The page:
Indexed on: 23 Jul '14Published on: 23 Jul '14Published in: Epilepsy & Behavior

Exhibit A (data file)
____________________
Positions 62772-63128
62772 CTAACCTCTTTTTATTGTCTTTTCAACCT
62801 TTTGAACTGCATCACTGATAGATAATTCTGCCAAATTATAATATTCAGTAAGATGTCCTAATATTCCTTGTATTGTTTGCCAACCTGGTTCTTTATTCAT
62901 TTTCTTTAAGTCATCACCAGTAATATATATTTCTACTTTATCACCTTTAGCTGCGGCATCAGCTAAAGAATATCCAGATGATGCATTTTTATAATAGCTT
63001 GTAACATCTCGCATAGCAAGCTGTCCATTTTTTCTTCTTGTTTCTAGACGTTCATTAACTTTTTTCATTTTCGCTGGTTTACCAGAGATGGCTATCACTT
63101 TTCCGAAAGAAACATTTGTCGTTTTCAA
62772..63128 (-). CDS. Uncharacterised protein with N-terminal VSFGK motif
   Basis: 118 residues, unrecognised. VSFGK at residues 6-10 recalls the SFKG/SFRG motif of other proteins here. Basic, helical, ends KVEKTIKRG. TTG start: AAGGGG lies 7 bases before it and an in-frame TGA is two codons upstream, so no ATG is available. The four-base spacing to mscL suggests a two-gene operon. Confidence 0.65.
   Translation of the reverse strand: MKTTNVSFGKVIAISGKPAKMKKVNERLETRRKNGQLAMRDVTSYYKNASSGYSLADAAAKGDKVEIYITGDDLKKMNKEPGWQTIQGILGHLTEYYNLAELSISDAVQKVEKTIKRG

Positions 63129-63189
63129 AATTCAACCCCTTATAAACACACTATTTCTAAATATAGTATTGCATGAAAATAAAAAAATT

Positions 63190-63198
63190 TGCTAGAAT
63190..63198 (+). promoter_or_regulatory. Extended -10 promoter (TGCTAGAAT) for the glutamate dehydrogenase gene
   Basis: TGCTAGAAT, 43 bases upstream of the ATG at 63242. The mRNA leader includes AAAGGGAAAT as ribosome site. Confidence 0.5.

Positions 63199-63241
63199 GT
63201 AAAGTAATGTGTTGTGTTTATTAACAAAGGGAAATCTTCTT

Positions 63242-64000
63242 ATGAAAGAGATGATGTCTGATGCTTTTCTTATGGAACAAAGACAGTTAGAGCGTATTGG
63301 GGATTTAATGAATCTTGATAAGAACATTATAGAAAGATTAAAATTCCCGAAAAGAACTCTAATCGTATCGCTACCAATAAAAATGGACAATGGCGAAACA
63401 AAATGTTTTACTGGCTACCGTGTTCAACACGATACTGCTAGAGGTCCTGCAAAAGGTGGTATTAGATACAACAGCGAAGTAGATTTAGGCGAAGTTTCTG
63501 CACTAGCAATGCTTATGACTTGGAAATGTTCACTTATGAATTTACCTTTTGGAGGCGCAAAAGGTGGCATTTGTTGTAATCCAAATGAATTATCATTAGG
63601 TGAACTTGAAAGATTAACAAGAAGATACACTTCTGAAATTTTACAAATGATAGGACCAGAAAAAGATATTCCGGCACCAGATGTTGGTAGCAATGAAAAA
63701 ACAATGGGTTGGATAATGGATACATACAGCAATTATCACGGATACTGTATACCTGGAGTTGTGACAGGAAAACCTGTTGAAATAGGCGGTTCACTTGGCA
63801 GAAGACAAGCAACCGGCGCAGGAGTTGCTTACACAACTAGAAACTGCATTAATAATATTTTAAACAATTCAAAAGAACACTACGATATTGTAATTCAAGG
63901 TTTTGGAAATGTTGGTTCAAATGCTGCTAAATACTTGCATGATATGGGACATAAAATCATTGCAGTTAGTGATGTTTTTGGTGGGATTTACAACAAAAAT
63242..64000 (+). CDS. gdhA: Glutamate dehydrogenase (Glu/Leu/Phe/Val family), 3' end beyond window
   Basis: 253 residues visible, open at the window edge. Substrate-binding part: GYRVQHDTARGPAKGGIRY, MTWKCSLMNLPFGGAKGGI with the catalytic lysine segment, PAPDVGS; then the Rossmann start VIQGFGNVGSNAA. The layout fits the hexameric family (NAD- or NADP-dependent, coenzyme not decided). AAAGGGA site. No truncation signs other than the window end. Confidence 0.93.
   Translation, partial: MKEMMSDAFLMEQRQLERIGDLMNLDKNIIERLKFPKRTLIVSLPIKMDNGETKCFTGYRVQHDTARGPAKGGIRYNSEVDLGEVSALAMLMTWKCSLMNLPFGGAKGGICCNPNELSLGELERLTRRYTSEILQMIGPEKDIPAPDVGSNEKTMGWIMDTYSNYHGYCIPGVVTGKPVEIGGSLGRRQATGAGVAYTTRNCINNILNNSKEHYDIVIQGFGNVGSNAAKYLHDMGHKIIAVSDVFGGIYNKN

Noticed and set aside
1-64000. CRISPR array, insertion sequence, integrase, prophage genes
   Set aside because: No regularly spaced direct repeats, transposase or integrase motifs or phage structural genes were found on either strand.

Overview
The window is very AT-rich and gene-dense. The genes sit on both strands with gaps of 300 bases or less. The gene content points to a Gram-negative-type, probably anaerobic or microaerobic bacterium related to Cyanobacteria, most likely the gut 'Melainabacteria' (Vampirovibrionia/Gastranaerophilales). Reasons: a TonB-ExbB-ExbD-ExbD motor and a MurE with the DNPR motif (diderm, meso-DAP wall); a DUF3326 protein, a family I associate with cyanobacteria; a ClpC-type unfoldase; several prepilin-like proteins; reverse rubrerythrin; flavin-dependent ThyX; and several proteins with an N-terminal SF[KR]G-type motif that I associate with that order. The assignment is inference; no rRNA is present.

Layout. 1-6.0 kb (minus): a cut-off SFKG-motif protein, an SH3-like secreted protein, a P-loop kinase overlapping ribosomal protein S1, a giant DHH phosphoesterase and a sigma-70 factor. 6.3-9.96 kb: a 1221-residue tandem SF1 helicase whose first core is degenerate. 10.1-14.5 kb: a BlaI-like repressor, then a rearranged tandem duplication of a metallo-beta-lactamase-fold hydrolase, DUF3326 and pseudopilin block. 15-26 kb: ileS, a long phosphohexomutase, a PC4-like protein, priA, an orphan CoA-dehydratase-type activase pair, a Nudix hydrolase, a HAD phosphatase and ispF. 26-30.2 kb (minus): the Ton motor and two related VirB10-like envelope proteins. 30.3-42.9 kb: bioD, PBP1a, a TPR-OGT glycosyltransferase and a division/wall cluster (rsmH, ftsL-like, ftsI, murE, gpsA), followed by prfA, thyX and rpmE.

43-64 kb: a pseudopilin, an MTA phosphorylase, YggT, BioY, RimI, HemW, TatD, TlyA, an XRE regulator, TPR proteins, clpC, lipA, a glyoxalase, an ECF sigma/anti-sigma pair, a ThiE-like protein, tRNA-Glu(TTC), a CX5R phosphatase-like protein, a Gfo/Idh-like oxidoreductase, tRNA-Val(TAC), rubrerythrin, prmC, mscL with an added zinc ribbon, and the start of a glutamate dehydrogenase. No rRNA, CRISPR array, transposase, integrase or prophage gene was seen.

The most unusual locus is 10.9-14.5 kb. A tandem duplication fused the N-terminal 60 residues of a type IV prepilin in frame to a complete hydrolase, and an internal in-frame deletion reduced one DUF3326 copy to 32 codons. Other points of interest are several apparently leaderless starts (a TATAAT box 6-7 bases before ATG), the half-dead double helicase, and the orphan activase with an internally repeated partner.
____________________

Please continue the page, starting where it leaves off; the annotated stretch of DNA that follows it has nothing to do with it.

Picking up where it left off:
Damage to the amygdala is often linked to Ammon's horn sclerosis (AHS) in surgical specimens of patients suffering from temporal lobe epilepsy (TLE). Moreover, amygdalar pathology is thought to contribute to the development of anxiety symptoms frequently found in TLE. The neuropeptide Y (NPY) Y1 receptor is critical in the regulation of anxiety-related behavior and epileptiform activity in TLE. Therefore, intrahippocampal kainate (KA) injection was performed to induce AHS-associated TLE and to investigate behavioral and cytoarchitectural changes that occur in the amygdala related to Y1 receptor expression. Status epilepticus was induced by intrahippocampal KA injection in C57BL/6J mice. Anxiety-like behavior was assessed using the elevated plus maze (EPM). Pathology of hippocampus and amygdala (volume loss and gliosis) was examined in KA-injected and saline-injected controls. Y1 receptor expression was measured using immunohistochemistry and ELISA. Animal injected with KA showed increased anxiety-like behaviors and reduced risk assessment in the EPM test compared with saline-injected controls. In the ipsilateral hippocampus of KA-injected animals, CA1 ablation, granule cell dispersion, and volume reduction were accompanied by astrogliosis indicating the development of AHS. In the amygdala, a significant decrease in the volume of nuclei and numbers of neurons was observed in the ipsilateral lateral, basolateral, and central amygdalar nuclei, which was accompanied by astrogliosis. In addition, a decrease in Y1 receptor-expressing cells in the ipsilateral CA1 and CA3 sectors of the hippocampus, ipsilateral and contralateral granule cell layer of the dentate gyrus, and ipsilateral central nucleus of the amygdala was found, consistent with a reduction in Y1 receptor protein levels. Our results suggest that plastic changes in hippocampal and/or amygdalar Y1 receptor expression may negatively impact anxiety levels. Moreover, intrahippocampal KA injection can induce amygdalar damage suggesting that AHS-associated amygdala damage may contribute to behavioral alterations seen in patients with TLE.